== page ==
As Turkey grows stronger, it must develop a new kind of relationship with not just the Western alliance but also Russia. The Black Sea may be a geopolitical space where that claim will be put to the test.
The Eastern Mediterranean question, like a ghost train, shuttles around and around, plunging the global agenda into fright with each passing day.
Libya has become a major focal point of the power struggle in the Eastern Mediterranean. That country’s future is directly related to energy politics, European security and North Africa’s stability. The United States Africa Command’s (AFRICOM) most recent announcement about Russian aircraft bombing Libyan government forces in Sirte demonstrated how closely Washington is watching the Russian presence in Libya – despite major distractions like the upcoming presidential election.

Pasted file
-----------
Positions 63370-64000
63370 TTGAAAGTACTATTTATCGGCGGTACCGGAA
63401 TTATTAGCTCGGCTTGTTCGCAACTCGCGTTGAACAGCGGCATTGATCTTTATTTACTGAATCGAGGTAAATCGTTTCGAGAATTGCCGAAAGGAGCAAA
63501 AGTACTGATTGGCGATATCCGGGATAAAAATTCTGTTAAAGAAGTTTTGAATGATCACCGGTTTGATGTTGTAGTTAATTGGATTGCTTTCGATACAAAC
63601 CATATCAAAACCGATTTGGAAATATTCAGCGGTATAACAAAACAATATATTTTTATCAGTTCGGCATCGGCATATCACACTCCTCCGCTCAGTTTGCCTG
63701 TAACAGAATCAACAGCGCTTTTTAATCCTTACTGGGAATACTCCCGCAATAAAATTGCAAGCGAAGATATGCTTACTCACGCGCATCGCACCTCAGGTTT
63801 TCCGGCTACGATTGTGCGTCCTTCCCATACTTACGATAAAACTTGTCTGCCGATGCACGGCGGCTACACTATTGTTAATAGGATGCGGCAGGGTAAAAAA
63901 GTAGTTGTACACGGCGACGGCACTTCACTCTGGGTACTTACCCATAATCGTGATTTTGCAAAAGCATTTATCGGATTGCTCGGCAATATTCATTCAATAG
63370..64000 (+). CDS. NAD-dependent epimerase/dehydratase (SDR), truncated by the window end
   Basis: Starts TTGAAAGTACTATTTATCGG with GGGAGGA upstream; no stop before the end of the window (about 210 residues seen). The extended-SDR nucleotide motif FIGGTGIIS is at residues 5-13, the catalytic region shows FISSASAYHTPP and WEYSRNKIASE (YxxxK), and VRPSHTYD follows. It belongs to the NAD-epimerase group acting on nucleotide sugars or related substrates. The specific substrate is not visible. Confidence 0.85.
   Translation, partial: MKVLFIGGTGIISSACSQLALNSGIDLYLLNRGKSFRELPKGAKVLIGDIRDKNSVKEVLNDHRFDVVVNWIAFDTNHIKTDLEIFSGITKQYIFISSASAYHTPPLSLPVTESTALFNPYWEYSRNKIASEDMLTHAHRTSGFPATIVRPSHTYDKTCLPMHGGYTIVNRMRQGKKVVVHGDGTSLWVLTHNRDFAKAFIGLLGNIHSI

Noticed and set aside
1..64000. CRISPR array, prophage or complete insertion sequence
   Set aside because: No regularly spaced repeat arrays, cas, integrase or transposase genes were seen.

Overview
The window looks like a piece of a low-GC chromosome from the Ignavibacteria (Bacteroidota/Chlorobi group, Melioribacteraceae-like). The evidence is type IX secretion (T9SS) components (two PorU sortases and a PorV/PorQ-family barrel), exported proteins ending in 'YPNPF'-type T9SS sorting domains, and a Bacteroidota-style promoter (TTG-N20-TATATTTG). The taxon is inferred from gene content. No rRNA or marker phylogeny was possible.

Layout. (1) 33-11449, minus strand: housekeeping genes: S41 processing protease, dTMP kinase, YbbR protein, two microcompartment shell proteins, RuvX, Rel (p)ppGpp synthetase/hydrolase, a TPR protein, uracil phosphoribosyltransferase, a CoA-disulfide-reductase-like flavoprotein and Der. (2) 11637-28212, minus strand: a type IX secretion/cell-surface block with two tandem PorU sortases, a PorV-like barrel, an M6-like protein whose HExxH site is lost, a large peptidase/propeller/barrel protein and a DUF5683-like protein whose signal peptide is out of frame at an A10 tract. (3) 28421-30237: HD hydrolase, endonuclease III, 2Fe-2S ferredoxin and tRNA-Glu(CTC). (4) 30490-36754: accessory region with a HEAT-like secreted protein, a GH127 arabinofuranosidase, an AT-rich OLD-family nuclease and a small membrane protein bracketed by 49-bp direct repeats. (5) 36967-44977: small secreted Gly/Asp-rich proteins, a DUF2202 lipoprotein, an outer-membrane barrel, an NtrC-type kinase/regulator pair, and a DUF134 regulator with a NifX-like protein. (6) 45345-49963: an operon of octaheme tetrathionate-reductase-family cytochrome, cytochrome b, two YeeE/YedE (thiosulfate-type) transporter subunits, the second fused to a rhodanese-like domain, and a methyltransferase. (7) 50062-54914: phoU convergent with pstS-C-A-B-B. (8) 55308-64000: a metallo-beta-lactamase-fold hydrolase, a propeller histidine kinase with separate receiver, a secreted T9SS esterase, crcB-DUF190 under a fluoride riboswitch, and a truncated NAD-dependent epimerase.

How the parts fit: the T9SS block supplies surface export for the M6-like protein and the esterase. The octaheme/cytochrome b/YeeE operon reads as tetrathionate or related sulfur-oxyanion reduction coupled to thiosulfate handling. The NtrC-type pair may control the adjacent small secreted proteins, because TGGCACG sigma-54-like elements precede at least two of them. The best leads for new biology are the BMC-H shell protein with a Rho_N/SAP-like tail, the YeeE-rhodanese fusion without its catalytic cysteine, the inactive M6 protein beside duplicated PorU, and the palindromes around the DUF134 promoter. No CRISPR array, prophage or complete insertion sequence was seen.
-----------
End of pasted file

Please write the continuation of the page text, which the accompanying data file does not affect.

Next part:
Russia's eagerness to have a presence in the Mediterranean is an old, well-known and deep-rooted policy. Syria, the country that could offer Russia the best chance of reaching the Mediterranean, presented an incredible opportunity for the country to implement its policy of reaching warmer seas when Bashar Assad called for help from Moscow in 2015. Russia has already developed good relations with countries such as Iran and Syria to contain NATO countries and U.S. allies in this region.